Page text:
Breeds and animal husbandry - Serbia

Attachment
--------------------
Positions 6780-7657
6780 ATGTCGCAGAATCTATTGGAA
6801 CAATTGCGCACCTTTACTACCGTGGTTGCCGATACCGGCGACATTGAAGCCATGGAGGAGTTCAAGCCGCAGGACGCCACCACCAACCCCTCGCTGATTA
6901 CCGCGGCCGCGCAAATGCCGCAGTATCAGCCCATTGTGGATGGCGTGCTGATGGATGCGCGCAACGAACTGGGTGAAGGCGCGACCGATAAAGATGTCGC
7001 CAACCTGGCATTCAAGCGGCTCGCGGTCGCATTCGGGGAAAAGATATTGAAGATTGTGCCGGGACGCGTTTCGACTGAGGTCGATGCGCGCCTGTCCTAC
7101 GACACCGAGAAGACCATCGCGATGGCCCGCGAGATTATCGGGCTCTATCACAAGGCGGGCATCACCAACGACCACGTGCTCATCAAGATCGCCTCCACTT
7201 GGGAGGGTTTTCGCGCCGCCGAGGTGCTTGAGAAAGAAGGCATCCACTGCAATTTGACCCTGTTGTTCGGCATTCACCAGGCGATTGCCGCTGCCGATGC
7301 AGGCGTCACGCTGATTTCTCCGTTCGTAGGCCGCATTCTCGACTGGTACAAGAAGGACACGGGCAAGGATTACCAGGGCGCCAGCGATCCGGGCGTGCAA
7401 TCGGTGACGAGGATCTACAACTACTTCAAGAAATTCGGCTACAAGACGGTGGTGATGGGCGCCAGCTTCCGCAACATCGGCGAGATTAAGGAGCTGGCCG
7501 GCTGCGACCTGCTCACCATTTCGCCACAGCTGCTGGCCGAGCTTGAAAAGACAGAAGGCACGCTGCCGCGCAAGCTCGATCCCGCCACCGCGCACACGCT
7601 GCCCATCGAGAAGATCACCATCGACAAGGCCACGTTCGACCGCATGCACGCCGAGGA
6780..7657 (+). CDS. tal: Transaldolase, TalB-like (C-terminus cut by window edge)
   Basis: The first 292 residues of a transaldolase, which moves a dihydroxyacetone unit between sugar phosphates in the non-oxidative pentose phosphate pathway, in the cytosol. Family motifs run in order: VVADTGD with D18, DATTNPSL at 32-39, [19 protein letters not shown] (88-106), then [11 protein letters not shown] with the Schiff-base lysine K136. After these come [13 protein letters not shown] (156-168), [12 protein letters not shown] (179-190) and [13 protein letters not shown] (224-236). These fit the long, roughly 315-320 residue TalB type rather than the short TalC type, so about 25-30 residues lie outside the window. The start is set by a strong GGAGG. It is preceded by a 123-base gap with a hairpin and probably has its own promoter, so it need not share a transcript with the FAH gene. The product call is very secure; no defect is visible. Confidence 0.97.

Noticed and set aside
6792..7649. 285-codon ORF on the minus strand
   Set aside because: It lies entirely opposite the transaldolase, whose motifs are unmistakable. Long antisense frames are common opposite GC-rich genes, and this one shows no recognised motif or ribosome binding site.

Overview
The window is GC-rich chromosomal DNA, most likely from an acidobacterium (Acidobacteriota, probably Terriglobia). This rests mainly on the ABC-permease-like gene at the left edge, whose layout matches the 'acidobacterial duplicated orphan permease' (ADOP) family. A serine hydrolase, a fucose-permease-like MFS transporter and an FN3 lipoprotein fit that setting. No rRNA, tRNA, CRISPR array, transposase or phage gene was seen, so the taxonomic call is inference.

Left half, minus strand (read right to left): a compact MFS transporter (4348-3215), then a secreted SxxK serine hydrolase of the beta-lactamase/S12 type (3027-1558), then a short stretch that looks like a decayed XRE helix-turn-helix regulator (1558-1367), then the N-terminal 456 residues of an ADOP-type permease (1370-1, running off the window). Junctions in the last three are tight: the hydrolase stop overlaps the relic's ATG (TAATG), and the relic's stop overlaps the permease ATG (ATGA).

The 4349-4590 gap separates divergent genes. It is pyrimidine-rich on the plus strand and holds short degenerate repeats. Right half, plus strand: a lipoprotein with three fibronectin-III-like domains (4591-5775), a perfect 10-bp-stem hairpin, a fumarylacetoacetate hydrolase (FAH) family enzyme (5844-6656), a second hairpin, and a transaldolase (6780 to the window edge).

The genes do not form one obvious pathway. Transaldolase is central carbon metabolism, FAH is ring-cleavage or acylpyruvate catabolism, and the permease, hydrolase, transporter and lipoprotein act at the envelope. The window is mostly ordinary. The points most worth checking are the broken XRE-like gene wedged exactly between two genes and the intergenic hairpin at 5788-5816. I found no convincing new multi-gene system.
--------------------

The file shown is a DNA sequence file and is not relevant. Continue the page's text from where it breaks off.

Buša cattle are a primitive breed indigenous to the Balkans area. Animals may be gray, yellow, red, brown, striped, white or black in color. Almost all colors, except white, are present in the Dimitrovgrad area of southeastern Serbia. It is an extremely small, late maturing cattle. Adult males weigh is in average 250 - 300 kg and females 150 - 200 kg, with an average wither height of 115 cm and 105 cm respectively. This cattle has fine, upward and forward curving horns and a doe snout. In relation to its body mass, buša cows give a good amount of high-fat milk, averaging 1000 liters per year. It is a fertile breed, calving every year in the winter or spring for 10 - 12, but even up to 24 years. Meat from this breed is lean, with a gamey flavor thanks to the diet provided by the many plant species found in the Stara Planina region. Buša cattle are a hearty breed and modest regarding feeding, care and housing. It is resistant to tuberculosis as well as foot and mouth disease. Until the end of the 19th century, buša cattle were the most numerous breed in Serbia. The importation of other breeds for milk and meat production intensified after World War II, with crossbreeding preformed with Simmental or Alpine cattle. Purebred buša were near the brink of extinction, but recovery in Serbia began in the year 2000 with the introduction of state subsidies for the preservation of traditional livestock breeds. When these subsidies ended in 2013, the breed faced uncertainty again. However, its increased numbers have created a niche market for its meat in the area, particularly purchased by hotels and restaurants, and milk sold by some farms. Unfortunately, economic conditions in the area make it difficult for farmers to be paid a fair price for their products.